US now leads world in COVID-19 cases as report warns it could face 80,000 deaths in four months

pharmafile | March 27, 2020 | News story | Medical Communications, Research and Development  

The US now leads the world in total number of COVID-19 cases with more than 85,500 positives, ahead of China’s approximately 81,800 and Italy’s 80,600 cases.

President Trump has been accused of downplaying the impact of COVID-19 in the past weeks and failing to put in place adequate measures to restrict its spread and protect public health. A large part of that response has been characterised by a lack of testing, with hold-ups at production facilities and faulty testing kits blamed.

But the President has also been accused of reluctance to test in part because more testing means a higher number of cases, and a high number of cases could bring a second presidential term into question come November.

Dan Diamond, a health reporter for Politico reporting on the US Government’s response to the crisis, made the allegation to National Public Radio: “The president had made clear – the lower the numbers on coronavirus, the better for the president, the better for his potential re-election this fall.”

BBC reported on 16 March that the US had tested 38,600 out of a population of 327 million; this compares to 44,100 people in the UK – a country with a population of 66 million – and 240,000 in South Korea, which has a population of 51 million. South Korea is estimated to have been testing its citizens 700 times more per capita than the US at this time.

The US has ramped up its response in the following weeks. Vice President Mike Pence announce that all 50 states now had access to testing kits, and more than 552,000 tests had been carried out in the country. The FDA has been accelerating the approval of testing kits, including a 30-minute test from Mesa Biotech this week.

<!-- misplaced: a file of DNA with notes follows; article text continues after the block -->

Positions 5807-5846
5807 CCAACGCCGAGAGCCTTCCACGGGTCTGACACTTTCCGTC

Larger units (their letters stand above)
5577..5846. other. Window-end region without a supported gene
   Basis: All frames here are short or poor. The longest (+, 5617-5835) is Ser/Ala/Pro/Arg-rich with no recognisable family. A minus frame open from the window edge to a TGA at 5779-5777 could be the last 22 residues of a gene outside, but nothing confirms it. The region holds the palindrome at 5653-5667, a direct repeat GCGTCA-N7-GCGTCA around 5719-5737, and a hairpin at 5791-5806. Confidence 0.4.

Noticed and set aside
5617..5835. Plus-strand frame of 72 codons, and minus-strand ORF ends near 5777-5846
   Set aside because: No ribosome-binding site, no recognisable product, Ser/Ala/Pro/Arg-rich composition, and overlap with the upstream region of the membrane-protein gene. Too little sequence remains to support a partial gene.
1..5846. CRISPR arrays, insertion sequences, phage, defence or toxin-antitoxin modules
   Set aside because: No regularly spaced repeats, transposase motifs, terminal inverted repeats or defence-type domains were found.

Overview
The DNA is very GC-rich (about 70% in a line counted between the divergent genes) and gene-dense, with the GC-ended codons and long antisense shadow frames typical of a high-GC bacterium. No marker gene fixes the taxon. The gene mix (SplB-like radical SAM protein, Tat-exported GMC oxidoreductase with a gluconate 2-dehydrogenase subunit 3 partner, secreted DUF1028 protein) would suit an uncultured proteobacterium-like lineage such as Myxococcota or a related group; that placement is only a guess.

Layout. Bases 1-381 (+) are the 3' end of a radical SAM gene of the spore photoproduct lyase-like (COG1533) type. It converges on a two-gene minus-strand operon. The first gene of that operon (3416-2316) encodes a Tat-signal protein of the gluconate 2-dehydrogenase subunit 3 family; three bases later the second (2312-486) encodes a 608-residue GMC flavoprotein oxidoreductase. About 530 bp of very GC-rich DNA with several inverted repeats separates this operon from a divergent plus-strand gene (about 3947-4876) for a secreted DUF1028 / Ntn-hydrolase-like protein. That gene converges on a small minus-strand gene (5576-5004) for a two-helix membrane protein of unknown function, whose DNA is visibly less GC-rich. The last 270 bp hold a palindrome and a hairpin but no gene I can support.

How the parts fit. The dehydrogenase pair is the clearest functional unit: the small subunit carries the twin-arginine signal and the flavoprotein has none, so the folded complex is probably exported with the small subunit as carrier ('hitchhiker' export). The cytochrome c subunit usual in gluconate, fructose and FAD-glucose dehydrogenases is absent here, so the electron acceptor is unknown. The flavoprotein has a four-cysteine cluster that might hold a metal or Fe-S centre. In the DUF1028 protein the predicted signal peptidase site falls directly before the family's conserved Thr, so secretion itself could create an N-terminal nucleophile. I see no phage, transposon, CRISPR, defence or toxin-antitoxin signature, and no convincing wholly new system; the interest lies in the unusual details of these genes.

Trump himself said that these ramped-up efforts meant that “We’ve done more tests in eight days than South Korea has done in eight weeks.” This claim has been widely disputed; the COVID tracking project claims, based on best available data, that the US has conducted 304,605 tests in the eight-day period between 16 and 24 March. This compares to 348,395 tests conducted in South Korea between the first recorded case on 28 January and 24 March. While the gap has certainly narrowed as the US increases its efforts, it is estimated that South Korea is currently testing around six times more per capita.  

The US has suffered around 1,300 fatalities as a result of the virus, behind the 3,291 and 8,215 deaths seen in China and Italy, respectively.

Despite the ongoing crisis, President Trump has expressed his aim to reopen the country and get much of its workforce back to work, as unemployment rates rocketed to a record high.

“[The American people] have to go back to work, our country has to go back, our country is based on that and I think it’s going to happen pretty quickly,” he said in a press briefing.

The ambition has been met with a strong backlash, particularly in light of damning data revealed in a report from the Institute for Health Metrics and Evaluation at the University of Washington’s School of Medicine, which warns that the US could be facing 80,000 deaths in four months, with as many as 2,300 deaths a day by April. 

Matt Fellows

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